Antibody titers against EBNA1 and EBNA2 in relation to Hodgkin lymphoma and history of infectious mononucleosis

Authors

  • Nancy E. Mueller,

    1. Department of Epidemiology, Harvard School of Public Health, Boston, MA
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  • Evelyne T. Lennette,

    1. Virolab, Inc., Berkeley, CA
    Current affiliation:
    1. Nectandra Institute, San Ramon, Costa Rica
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  • Kathryn Dupnik,

    1. Department of Epidemiology, Harvard School of Public Health, Boston, MA
    Current affiliation:
    1. Weill Cornell Medical College Division of Infectious Diseases, New York, NY
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  • Brenda M. Birmann

    Corresponding author
    1. Department of Epidemiology, Harvard School of Public Health, Boston, MA
    Current affiliation:
    1. Channing Laboratory, Department of Medicine, Brigham and Women's Hospital and Harvard Medical School, Boston, MA
    • Channing Laboratory, Department of Medicine, Brigham and Women's Hospital and Harvard Medical School, 181 Longwood Avenue, Boston, MA 02115, USA
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    • Tel.: (617)-525-2251, Fax: (617)-525-2008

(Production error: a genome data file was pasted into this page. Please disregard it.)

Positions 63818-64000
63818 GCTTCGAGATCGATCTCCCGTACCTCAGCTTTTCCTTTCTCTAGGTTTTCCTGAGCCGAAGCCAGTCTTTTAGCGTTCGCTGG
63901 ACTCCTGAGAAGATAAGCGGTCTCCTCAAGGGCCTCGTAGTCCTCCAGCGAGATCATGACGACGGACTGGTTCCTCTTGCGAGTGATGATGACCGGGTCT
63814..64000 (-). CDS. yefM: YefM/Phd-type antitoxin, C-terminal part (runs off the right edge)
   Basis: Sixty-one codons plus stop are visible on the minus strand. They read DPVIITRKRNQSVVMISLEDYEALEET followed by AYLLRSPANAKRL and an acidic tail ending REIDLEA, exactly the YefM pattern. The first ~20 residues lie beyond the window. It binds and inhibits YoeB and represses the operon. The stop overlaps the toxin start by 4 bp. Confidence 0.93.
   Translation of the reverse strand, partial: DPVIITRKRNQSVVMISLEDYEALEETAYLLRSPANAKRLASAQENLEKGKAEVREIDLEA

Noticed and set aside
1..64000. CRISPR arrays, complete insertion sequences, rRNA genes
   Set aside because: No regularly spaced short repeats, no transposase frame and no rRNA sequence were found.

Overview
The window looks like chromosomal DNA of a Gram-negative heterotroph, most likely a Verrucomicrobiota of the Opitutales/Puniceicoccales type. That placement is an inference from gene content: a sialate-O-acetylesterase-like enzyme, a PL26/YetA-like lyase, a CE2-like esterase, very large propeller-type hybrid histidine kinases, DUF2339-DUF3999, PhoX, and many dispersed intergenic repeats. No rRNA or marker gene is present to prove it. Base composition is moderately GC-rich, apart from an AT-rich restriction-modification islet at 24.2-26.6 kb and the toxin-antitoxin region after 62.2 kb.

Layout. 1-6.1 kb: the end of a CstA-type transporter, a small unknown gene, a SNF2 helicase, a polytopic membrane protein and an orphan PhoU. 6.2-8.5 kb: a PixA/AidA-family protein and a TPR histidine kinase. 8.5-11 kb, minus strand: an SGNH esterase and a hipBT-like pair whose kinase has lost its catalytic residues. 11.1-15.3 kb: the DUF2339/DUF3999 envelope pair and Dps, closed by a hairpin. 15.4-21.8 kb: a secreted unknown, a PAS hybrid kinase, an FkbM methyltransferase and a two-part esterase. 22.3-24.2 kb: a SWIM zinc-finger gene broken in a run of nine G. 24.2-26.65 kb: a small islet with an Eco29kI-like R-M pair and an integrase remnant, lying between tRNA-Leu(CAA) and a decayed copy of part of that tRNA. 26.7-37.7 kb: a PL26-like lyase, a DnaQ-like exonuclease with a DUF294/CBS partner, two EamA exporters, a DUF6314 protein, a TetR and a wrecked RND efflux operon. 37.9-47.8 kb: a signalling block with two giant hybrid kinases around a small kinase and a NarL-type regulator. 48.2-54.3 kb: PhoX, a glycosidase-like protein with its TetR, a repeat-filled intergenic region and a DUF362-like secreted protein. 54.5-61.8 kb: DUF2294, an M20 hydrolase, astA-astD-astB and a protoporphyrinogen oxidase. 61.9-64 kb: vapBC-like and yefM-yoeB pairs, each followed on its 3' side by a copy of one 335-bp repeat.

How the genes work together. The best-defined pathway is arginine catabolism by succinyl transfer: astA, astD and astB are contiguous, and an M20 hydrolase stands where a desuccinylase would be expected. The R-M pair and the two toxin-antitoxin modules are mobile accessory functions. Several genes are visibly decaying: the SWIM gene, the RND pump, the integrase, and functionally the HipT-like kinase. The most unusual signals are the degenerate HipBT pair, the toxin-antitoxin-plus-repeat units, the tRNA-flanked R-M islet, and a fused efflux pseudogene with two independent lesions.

Abstract

A role for Epstein Barr virus (EBV) in Hodgkin lymphoma (HL) pathogenesis is supported by the detection of EBV genome in about one-third of HL cases, but is not well defined. We previously reported that an elevated prediagnosis antibody titer against EBV nuclear antigens (EBNA) was the strongest serologic predictor of subsequent HL. For the present analysis, we measured antibody levels against EBNA components EBNA1 and EBNA2 and computed their titer ratio (anti-EBNA1:2) in serum samples from HL cases and healthy siblings. We undertook this analysis to examine whether titer patterns atypical of well-resolved EBV infection, such as an anti-EBNA1:2 ratio ≤1.0, simply reflect history of infectious mononucleosis (IM), an HL risk factor, or independently predict HL risk. Participants were selected from a previous population-based case-control study according to their history of IM. We identified 55 EBV-seropositive persons with a history of IM (IM+; 33 HL cases, 22 siblings) and frequency-matched a comparison series of 173 IM history-negative, EBV-seropositive subjects on HL status, gender, age and year of blood draw (IM−; 105 cases, 58 siblings). In multivariate logistic regression models, an anti-EBNA1:2 ratio ≤1.0 was significantly more prevalent in HL cases than siblings (odds ratio, 95% confidence interval = 2.43, 1.05–5.65); similar associations were apparent within the IM+ and IM− groups. EBNA antibodies were not significantly associated with IM history in HL cases or siblings. These associations suggest that chronic or more severe EBV infection is a risk factor for HL, independent of IM history.

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